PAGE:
SpaceX will try to launch most powerful rocket ever Monday
SpaceX plans to carry out its first test flight on Monday of Starship, the most powerful rocket ever built, designed to send astronauts to the Moon and eventually beyond.
The launch is scheduled to take place at 7:00 am (1200 GMT) from the sprawling Texas base of the private space company owned by billionaire Elon Musk.
Fallback times are scheduled later in the week if Monday's attempt is postponed.
The US space agency NASA has picked the Starship capsule to ferry its astronauts to the Moon as part of the Artemis III mission, set for late 2025 at the earliest.
Starship consists of a reusable capsule that carries crew and cargo and the first-stage Super Heavy booster rocket.
The 164-foot (50-meter) tall Starship spacecraft sits atop the 230-foot tall Super Heavy rocket.
SpaceX conducted a successful test-firing of the 33 Raptor engines on the first-stage booster of Starship in February.
The Super Heavy booster was anchored to the ground during the test-firing, called a static fire, to prevent it from lifting off.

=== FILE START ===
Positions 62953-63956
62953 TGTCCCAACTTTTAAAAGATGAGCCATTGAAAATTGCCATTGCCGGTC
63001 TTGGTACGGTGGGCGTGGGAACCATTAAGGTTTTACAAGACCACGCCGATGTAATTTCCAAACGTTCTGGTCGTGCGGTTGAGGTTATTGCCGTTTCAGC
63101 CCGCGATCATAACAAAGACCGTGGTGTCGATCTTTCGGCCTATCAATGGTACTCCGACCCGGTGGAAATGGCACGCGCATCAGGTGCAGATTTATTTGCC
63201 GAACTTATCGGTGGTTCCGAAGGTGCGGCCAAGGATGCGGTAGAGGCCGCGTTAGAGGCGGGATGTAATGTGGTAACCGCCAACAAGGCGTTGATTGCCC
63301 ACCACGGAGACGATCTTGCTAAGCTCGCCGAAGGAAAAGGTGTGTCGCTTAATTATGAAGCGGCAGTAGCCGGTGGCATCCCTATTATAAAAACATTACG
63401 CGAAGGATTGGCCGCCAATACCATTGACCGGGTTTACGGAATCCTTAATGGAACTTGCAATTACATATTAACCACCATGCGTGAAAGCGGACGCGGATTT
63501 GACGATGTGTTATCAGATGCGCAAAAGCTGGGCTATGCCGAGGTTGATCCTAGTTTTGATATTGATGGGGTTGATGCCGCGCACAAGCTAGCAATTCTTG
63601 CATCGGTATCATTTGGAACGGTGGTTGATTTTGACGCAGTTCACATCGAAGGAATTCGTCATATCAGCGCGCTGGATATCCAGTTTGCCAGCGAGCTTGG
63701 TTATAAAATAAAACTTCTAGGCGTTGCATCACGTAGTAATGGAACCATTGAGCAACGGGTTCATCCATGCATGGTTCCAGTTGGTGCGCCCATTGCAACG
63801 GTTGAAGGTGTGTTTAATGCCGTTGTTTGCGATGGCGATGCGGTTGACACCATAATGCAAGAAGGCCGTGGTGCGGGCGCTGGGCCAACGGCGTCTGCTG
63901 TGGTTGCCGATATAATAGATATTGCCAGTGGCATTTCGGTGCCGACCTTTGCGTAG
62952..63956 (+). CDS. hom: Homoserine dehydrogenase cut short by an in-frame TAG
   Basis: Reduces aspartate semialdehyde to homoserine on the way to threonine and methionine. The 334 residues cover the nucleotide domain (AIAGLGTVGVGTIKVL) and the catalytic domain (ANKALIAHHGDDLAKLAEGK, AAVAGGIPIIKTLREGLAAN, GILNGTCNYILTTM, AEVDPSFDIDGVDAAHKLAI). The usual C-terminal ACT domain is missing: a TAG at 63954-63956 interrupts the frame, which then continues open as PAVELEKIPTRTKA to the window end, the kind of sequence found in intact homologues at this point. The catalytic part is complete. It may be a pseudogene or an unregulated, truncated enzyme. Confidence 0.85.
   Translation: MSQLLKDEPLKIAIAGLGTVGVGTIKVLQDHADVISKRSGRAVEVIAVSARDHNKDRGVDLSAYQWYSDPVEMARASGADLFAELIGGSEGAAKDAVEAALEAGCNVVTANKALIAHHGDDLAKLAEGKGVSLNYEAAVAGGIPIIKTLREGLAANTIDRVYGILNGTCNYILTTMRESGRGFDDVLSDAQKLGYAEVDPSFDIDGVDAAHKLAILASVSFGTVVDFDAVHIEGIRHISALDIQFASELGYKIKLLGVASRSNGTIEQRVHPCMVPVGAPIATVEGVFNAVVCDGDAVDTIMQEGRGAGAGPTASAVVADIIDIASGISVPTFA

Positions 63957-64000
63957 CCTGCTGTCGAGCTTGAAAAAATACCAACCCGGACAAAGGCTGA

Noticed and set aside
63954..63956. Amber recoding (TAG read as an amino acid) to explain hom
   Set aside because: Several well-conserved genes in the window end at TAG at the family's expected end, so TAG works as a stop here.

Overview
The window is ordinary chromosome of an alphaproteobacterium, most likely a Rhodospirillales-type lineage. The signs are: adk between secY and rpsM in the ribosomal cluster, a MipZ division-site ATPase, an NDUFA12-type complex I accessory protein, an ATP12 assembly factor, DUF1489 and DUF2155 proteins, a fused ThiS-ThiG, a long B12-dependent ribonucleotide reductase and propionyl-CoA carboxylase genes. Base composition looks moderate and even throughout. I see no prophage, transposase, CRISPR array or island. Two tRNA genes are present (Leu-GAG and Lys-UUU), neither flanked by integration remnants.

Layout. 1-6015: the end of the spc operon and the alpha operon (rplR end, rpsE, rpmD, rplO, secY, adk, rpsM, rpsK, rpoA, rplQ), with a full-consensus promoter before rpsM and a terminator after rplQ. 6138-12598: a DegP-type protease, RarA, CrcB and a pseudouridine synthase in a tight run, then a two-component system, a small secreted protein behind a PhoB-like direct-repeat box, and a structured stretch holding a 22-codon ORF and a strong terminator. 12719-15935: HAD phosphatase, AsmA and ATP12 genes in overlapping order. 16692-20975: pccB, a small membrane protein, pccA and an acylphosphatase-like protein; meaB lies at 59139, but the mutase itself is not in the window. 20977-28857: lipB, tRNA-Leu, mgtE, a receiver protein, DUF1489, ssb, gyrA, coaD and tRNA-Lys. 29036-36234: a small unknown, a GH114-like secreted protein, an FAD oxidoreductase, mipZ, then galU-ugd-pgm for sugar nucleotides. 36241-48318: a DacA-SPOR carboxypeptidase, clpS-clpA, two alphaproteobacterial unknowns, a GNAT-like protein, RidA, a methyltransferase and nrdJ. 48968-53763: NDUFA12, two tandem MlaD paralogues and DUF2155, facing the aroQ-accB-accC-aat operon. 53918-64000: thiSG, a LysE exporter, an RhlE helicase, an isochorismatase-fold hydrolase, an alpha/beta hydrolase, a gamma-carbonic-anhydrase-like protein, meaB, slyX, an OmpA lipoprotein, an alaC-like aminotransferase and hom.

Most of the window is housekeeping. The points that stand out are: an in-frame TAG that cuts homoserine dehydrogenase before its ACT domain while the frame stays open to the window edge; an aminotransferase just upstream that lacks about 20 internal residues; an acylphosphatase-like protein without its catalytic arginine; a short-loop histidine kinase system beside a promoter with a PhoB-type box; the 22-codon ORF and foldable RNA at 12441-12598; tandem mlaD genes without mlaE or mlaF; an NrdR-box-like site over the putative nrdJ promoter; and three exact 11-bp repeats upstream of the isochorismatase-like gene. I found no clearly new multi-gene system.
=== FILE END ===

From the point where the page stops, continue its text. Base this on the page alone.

The rocket has never flown in its full configuration, powered by the first stage.
"Success maybe, excitement guaranteed!" Musk tweeted late Friday.
NASA will take astronauts up to lunar orbit itself in November 2024 using its own heavy rocket called the Space Launch System (SLS), which has been in development for more than a decade.
Starship is both bigger and more powerful than SLS.
It generates 17 million pounds of thrust, more than double that of the Saturn V rockets used to send Apollo astronauts to the Moon.
SpaceX foresees eventually putting a Starship into orbit, and then refueling it with another Starship so it can continue on a journey to Mars or beyond.
The idea of a reusable launcher, Musk's broad strategy, is to reduce the price. Each Starship flight could eventually cost "less than $10 million," he said early last year.
Other super heavy rockets under development include Blue Origin's New Glenn, China's Long March 9 and Russia's Yenisei.
© 2023 AFP